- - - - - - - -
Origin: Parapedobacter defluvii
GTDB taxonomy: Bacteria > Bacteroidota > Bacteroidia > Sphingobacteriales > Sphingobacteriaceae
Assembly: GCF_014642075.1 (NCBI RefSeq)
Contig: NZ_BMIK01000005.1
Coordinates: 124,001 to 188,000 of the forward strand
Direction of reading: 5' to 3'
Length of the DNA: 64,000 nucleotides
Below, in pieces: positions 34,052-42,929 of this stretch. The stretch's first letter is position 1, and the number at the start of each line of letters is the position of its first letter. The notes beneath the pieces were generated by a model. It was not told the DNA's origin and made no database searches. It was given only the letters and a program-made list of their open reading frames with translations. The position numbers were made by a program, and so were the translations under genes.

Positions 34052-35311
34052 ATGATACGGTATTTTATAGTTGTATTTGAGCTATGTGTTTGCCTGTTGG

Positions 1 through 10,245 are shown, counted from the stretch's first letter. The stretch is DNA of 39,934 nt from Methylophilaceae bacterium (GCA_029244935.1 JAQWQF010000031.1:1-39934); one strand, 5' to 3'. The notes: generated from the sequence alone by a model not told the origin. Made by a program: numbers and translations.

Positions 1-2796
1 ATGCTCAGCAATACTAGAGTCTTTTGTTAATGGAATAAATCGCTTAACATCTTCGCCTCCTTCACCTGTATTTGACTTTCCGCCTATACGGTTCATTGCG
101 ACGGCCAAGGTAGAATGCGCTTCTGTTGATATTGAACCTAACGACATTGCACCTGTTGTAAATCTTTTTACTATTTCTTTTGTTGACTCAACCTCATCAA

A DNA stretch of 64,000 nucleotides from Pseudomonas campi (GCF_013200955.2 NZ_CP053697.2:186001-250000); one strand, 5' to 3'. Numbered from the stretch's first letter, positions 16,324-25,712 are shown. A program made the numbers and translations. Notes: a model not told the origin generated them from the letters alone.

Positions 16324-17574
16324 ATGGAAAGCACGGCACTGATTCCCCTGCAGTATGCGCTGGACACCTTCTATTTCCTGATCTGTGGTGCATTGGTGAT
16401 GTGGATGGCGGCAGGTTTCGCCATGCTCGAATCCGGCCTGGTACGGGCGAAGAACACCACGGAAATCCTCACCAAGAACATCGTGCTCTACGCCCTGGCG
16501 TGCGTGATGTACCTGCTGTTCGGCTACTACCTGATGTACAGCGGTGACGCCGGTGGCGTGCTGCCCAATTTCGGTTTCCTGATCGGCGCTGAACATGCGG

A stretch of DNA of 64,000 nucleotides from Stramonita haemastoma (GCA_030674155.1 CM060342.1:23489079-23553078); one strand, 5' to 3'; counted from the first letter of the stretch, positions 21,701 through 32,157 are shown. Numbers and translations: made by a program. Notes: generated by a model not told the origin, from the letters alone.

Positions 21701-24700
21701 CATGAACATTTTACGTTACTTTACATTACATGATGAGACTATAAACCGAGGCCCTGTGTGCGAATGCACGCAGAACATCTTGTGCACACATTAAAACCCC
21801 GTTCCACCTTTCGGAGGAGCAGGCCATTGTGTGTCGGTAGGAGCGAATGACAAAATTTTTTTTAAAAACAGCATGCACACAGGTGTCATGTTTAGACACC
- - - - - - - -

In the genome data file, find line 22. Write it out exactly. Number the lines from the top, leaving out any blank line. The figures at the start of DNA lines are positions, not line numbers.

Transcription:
21701 CATGAACATTTTACGTTACTTTACATTACATGATGAGACTATAAACCGAGGCCCTGTGTGCGAATGCACGCAGAACATCTTGTGCACACATTAAAACCCC